It's Up to Us to Improve Financial Well-Being
Almost half of Americans couldn't come up with $400 to pay for an emergency. Yes, you read that right – half.
Last year, the Federal Reserve published its Survey of Household Economics and Decision making (SHED Report). The Federal Reserve notes, “To determine individuals’ preparedness for a smaller scale financial disruption, respondents are asked how they would pay for a hypothetical emergency expense that would cost $400 ... 46% indicate that such an expense would be more challenging to handle and that they either could not pay the expense or would borrow or sell something to do so.”
These Americans are your members and potential members. We can't wait any longer to act on this and appropriately, April is National Financial Capability Month. “Financial capability” is kind of a wonky term, so what does it mean, particularly for credit unions?
According to CFED (cfed.org), financial capability is a critical step on the road to financial well-being. “Financial capability is the capacity, based on knowledge, skills and access to products and services, to manage financial resources effectively. To experience financial well-being, CFED believes it's critical to build financial capability over time. Financial capability is not an end unto itself. Rather, it's a stepping stone to future financial wellness.”
As a movement, we tend to focus a lot on financial literacy, which is great, but as you can see, financial literacy is just one piece of the capability puzzle. You also need access to safe and affordable financial products at the right time. Of course, building strong financial skills and habits early is critical by working with children, youth and parents.
We at the Foundation are already working on this in our role as a catalyst in the movement. Aside from our many programs for credit unions and leagues in the areas of financial literacy and financial well-being, we recently approved five credit unions to fund consumer financial health assessments with the Center for Financial Services Innovation.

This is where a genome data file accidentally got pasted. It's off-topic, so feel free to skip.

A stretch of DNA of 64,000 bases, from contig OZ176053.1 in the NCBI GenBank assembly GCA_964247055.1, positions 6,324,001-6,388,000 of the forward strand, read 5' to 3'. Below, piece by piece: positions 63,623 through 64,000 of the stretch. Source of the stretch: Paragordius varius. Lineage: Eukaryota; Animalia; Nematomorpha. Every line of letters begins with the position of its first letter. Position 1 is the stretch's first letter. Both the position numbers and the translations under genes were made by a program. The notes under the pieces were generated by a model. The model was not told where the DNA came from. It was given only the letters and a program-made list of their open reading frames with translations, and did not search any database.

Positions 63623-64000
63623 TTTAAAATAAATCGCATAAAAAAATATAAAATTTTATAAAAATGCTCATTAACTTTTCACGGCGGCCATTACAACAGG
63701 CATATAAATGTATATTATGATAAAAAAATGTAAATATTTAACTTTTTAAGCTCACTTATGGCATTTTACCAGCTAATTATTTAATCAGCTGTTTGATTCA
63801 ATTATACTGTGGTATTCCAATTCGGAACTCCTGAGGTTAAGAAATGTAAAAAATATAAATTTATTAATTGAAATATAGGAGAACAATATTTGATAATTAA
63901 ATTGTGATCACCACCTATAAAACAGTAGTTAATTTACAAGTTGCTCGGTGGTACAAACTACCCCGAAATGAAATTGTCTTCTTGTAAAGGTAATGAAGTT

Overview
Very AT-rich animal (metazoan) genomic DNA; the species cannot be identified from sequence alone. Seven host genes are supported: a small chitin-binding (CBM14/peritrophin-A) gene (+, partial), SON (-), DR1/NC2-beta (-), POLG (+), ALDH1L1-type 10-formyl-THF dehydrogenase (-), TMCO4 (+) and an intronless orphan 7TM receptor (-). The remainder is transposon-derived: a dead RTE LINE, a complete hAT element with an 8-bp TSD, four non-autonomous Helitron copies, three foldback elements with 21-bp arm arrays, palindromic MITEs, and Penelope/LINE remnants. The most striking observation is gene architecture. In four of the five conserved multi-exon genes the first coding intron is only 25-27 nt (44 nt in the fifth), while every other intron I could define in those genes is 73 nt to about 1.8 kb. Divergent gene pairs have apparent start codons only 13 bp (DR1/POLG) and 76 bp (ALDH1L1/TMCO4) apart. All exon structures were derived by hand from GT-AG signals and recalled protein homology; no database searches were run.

CFSI is one of the leading organizations dealing with the subject of consumer financial health. CFSI's Consumer Financial Health Study found that 57% of Americans are financially unhealthy, which means they lack daily financial systems that serve them well, struggle to weather financial shocks and are not well-positioned to pursue their financial aspirations.
Over the next year, grantees will be leveraging CFSI's financial health check-up methodology to help assess the status of members’ and employees’ financial health to provide insights credit unions can leverage to help improve member financial well-being.
Understanding members’ financial health and members’ day to day financial struggles are key to helping credit union management, staff and board members pursue initiatives to help more members improve their financial health.
Credit unions were started to help those who needed us most. We need to get back to our roots to build the financial capability of the 46% who couldn't come up with $400 in an emergency or the 57% who are financially unhealthy. It's up to us.
Gigi Hyland is Executive Director of the National Credit Union Foundation. She can be reached at 202-824-6282 or firstname.lastname@example.org.